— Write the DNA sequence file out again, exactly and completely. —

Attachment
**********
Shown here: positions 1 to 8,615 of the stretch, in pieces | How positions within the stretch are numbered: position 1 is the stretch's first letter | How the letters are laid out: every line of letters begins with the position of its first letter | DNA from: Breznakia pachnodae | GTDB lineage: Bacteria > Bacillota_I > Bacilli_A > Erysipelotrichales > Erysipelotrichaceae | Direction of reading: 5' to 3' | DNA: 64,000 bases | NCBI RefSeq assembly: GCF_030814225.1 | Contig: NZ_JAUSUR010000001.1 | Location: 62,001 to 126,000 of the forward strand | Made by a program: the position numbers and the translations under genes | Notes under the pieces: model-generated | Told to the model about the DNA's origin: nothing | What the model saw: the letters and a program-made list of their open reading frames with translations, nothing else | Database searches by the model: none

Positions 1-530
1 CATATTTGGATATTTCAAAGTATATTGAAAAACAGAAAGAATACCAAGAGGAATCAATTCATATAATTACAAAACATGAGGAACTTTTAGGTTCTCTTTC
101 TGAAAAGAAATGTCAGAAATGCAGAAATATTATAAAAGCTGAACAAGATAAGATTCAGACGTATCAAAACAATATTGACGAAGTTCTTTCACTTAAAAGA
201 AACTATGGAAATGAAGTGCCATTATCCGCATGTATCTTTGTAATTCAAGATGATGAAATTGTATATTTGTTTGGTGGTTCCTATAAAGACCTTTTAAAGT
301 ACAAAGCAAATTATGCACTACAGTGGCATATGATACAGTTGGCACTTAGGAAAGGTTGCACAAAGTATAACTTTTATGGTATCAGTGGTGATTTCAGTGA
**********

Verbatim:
Shown here: positions 1 to 8,615 of the stretch, in pieces | How positions within the stretch are numbered: position 1 is the stretch's first letter | How the letters are laid out: every line of letters begins with the position of its first letter | DNA from: Breznakia pachnodae | GTDB lineage: Bacteria > Bacillota_I > Bacilli_A > Erysipelotrichales > Erysipelotrichaceae | Direction of reading: 5' to 3' | DNA: 64,000 bases | NCBI RefSeq assembly: GCF_030814225.1 | Contig: NZ_JAUSUR010000001.1 | Location: 62,001 to 126,000 of the forward strand | Made by a program: the position numbers and the translations under genes | Notes under the pieces: model-generated | Told to the model about the DNA's origin: nothing | What the model saw: the letters and a program-made list of their open reading frames with translations, nothing else | Database searches by the model: none

Positions 1-530
1 CATATTTGGATATTTCAAAGTATATTGAAAAACAGAAAGAATACCAAGAGGAATCAATTCATATAATTACAAAACATGAGGAACTTTTAGGTTCTCTTTC
101 TGAAAAGAAATGTCAGAAATGCAGAAATATTATAAAAGCTGAACAAGATAAGATTCAGACGTATCAAAACAATATTGACGAAGTTCTTTCACTTAAAAGA
201 AACTATGGAAATGAAGTGCCATTATCCGCATGTATCTTTGTAATTCAAGATGATGAAATTGTATATTTGTTTGGTGGTTCCTATAAAGACCTTTTAAAGT
301 ACAAAGCAAATTATGCACTACAGTGGCATATGATACAGTTGGCACTTAGGAAAGGTTGCACAAAGTATAACTTTTATGGTATCAGTGGTGATTTCAGTGA